Coffee plant disease not caused by climate change: Study
Fears that climate change is promoting a fungal disease which can devastate coffee crops may not be true as there is no evidence found to prove this, researchers say.
London: Fears that climate change is promoting a fungal disease which can devastate coffee crops may not be true as there is no evidence found to prove this, researchers say.
Hemileia vastatrix is a fungus that causes coffee leaf rust (CLR) -- a disease that is devastating to susceptible coffee plantations.
In the study the researchers tested the hypothesis that the weather was responsible for a recent outbreak of CLR in Colombia and that climate change increased the probability of weather conditions favourable to CLR.
"We find no evidence for an overall trend in disease risk in coffee-growing regions of Colombia from 1990 to 2015, therefore, while weather conditions were more conducive to disease outbreaks from 2008 to 2011, we reject the climate change hypothesis," said lead author Dan Bebber from the University of Exeter in Britian.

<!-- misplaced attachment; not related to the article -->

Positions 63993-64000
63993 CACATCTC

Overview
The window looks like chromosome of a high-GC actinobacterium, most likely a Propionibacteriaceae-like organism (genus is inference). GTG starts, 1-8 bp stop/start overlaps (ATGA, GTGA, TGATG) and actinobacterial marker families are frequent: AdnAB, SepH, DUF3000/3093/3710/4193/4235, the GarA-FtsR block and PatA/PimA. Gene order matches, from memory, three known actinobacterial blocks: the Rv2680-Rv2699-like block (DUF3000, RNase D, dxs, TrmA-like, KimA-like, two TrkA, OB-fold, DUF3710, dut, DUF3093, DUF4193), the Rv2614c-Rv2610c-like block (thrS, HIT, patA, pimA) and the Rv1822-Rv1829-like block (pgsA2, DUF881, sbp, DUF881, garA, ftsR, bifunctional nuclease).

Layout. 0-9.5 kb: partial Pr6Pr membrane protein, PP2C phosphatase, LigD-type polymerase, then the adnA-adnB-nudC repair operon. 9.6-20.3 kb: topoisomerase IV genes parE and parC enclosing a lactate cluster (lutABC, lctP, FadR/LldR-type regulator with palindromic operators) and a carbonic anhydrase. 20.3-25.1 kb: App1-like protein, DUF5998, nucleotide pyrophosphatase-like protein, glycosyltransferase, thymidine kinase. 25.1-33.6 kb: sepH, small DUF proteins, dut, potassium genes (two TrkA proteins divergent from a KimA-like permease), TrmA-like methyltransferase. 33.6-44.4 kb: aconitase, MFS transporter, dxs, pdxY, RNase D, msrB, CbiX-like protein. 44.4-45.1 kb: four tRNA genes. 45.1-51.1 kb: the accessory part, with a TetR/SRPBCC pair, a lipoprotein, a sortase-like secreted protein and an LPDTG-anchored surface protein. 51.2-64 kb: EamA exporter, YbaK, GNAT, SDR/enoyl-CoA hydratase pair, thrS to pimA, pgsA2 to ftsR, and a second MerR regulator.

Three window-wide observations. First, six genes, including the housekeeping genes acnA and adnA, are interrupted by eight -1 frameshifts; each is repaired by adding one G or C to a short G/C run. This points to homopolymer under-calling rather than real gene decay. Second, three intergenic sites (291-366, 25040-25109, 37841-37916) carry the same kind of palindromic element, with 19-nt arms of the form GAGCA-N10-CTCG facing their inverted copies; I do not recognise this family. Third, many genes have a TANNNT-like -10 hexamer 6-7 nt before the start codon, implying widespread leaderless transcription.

Colombian coffee production fell by about 40 per cent from 2008-11, and this decline has been linked to a severe CLR outbreak across Colombia and neighbouring countries.
Coffee serves as the obligate host of coffee rust, that is, the rust must have access to and come into physical contact with coffee in order to survive.
There was a "perfect storm" of factors favourable for CLR at that time, including weather conditions and a decrease in fertiliser use due to price rises during the 2008 financial crisis, Bebber stated.
"Farmers weren't treating coffee bushes as they normally would, and this was probably one of the factors that led to the rise in CLR," he said adding, "the climate at the time was conducive to CLR but there had been earlier periods of similar conditions when there wasn't an outbreak."
The paper was published in the journal Philosophical Transactions B.